On Tuesday, Chatham residents had only one municipal question to consider: whether or not to approve sports betting in New Jersey. Residents in Princeton Township and Princeton Borough had another issue to vote on that Chatham residents can relate to: whether or not to merge the two towns into one.
The measure passed by a 3-to-2 margin and will go into effect on 2013, opening the door for other bordering towns (or "doughnut towns," as The Star Ledger calls towns where one is completely surrounded by another) to likewise consider a merger.
In Chatham Borough, this issue was discussed — but hardly debated — in the League of Women Voters' Candidates Forum last month. The four candidates present all supported keeping the borough independent from other districts, saying they had spoken with very few, if any, residents who favored the notion. In the debate, then-Mayor Nelson Vaughan said the borough is "surrounded by towns that are a lot larger than us, and any merger between us would mean that we are a junior partner."
When the Chatham Township Committee met Thursday night, Committee Member Bailey Brower, Jr. congratulated the Princetons on the merger vote and said it set a mandate for the Chathams. Other committee members, as well as members of the public, spoke up in favor of merging the towns, but said they have not felt the same enthusiasm from the borough. In the words of Committee Member Kevin Tubbs, "it takes two to tango."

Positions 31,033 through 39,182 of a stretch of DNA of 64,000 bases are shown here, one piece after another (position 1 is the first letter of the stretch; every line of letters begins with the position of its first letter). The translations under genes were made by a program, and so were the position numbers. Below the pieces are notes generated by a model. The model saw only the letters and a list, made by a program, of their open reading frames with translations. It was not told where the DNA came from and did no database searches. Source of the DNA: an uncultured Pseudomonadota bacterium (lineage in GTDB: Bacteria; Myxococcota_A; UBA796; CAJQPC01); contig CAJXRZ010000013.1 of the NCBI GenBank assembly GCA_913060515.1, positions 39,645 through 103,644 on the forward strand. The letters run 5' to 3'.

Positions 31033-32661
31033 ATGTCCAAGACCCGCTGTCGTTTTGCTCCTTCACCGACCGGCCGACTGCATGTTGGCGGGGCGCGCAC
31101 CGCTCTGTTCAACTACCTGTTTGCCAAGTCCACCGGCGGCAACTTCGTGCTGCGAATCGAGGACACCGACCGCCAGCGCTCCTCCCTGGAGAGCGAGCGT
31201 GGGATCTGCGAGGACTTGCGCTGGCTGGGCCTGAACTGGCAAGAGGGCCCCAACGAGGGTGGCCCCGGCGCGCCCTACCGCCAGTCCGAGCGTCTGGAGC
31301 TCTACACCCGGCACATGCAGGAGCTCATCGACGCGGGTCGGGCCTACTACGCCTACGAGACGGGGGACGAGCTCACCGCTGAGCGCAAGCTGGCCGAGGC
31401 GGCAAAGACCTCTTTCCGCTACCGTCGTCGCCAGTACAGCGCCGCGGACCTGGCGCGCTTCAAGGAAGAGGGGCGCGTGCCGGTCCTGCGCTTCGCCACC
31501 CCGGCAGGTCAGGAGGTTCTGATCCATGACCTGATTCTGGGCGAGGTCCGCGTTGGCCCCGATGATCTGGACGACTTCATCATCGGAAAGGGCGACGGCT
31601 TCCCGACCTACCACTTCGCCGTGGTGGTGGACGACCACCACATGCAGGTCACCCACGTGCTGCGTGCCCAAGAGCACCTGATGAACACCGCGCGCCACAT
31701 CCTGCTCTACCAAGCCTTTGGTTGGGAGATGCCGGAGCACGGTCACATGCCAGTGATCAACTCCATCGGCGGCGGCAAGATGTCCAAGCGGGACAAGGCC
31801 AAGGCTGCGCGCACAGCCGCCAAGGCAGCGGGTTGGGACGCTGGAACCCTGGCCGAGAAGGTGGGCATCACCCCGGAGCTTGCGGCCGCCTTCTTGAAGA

The two towns share a recreation department and a library and school system. They also share a municipal court, along with Madison and Harding. Both have their own governing committees (the borough has six voting council members and one mayor who has a tie-breaking vote, and the township has five voting committee members with a mayor chosen by the committee), their own administrators, police departments, public works departments, garbage and recycling collection contracts and water and sewer systems.
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